From “Let Care Shine Through” I picked up very much on the practice what you preach mentality when it came to classroom expectations and pushing students to succeed and believe in themselves. I must believe that I can help them believe in themselves and that I can give them strength and I too must be strong for and with them. My students will only be as capable as I think they can be, which should be VERY. I also think the section “Expanding The Meaning of Achievement” was very important and I’ll carry it with me. The goal is always moving forward and striving towards success in the next step of schooling, life, and work after school. These kids are going places and it’s important to be a part of their success and support to help enable them to be the best they can be. I love the part in the article where they state that the student is not viewed as “average” so they shouldn’t sell themselves short.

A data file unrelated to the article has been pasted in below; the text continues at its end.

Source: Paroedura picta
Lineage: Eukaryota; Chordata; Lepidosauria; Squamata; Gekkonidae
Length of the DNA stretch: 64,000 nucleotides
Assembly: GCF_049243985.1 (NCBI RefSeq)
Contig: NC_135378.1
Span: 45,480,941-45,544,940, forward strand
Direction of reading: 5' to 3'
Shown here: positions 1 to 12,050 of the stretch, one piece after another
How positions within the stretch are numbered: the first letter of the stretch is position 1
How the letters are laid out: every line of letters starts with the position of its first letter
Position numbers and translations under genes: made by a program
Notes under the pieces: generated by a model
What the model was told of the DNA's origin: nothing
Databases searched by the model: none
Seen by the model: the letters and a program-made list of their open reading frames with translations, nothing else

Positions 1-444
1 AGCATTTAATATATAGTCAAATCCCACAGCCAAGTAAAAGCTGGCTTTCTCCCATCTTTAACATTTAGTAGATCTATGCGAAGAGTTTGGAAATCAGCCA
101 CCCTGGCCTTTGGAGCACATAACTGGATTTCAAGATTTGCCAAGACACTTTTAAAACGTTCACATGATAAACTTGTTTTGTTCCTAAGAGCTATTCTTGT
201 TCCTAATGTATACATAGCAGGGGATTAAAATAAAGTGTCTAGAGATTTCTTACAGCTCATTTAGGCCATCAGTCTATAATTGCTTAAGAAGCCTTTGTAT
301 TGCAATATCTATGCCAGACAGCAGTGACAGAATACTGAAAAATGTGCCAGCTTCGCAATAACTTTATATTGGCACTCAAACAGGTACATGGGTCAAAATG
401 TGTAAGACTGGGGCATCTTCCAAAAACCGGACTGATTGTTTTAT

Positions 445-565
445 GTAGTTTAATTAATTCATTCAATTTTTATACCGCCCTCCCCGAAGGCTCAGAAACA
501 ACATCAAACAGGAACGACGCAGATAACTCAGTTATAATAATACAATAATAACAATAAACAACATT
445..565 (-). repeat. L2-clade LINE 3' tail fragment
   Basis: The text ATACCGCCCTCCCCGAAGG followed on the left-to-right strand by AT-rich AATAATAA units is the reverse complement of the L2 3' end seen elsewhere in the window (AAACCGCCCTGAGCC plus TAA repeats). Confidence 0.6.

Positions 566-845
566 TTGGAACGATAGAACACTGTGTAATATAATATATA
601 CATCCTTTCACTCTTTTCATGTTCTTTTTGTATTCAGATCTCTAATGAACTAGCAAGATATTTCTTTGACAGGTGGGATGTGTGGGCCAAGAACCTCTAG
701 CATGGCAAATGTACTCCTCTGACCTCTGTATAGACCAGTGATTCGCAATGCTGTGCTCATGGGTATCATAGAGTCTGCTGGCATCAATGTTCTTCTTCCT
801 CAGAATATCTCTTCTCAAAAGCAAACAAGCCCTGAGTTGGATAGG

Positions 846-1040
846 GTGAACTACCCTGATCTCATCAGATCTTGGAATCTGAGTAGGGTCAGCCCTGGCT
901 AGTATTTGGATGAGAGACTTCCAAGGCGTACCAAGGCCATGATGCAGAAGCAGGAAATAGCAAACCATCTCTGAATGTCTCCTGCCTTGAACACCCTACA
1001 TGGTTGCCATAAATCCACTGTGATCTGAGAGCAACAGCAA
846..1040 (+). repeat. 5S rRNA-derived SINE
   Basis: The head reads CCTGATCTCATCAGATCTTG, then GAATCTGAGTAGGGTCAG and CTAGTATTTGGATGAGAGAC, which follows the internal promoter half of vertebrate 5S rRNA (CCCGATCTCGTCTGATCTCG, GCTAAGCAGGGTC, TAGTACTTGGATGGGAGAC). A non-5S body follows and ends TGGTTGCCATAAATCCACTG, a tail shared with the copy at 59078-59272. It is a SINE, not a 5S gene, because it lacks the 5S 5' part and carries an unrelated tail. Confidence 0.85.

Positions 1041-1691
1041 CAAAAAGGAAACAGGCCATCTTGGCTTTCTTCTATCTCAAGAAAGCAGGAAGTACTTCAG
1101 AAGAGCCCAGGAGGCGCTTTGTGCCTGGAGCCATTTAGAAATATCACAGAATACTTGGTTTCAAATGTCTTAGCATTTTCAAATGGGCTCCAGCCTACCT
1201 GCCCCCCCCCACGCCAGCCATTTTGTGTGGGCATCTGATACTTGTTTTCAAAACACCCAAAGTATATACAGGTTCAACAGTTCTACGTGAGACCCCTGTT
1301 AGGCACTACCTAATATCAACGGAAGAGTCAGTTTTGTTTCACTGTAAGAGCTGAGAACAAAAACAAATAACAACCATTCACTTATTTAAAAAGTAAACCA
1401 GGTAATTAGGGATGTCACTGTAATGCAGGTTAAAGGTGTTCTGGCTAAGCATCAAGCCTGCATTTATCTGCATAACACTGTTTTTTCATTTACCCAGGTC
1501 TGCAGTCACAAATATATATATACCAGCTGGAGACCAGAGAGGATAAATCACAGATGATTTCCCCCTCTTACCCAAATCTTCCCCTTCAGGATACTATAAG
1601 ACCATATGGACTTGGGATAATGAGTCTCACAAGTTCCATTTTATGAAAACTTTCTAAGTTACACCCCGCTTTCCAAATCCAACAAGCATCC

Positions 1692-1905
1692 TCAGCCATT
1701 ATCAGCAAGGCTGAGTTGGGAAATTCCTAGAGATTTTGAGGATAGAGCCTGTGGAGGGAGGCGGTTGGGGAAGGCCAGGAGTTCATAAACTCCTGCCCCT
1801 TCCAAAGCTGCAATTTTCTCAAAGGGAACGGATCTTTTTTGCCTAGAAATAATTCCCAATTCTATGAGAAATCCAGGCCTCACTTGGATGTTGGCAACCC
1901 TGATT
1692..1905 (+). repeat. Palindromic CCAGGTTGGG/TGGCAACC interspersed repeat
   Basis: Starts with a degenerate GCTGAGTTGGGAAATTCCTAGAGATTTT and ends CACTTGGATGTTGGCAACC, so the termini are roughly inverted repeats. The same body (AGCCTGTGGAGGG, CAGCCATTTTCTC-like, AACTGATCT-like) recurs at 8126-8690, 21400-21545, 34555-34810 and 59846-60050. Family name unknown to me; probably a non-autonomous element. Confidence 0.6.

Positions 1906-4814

The question of how I’ll create a safe and engaging learning environment for all students is tricky. I have to consider where they come from, what they came to me knowing, how they’re doing that day, that week, that month… First and foremost rules need to be strictly enforced and I need to follow them myself. The engagement aspect of this is at least partly addressed above, I need to challenge students and they need to know they can rise to the challenge. Just because I know what I need to do and what they need to do doesn’t mean I know how to make that happen. There is no blanket answer to student success. Engagement will largely be due to my creativity and flexability.

(here’s a site with some tips and tricks for teaching)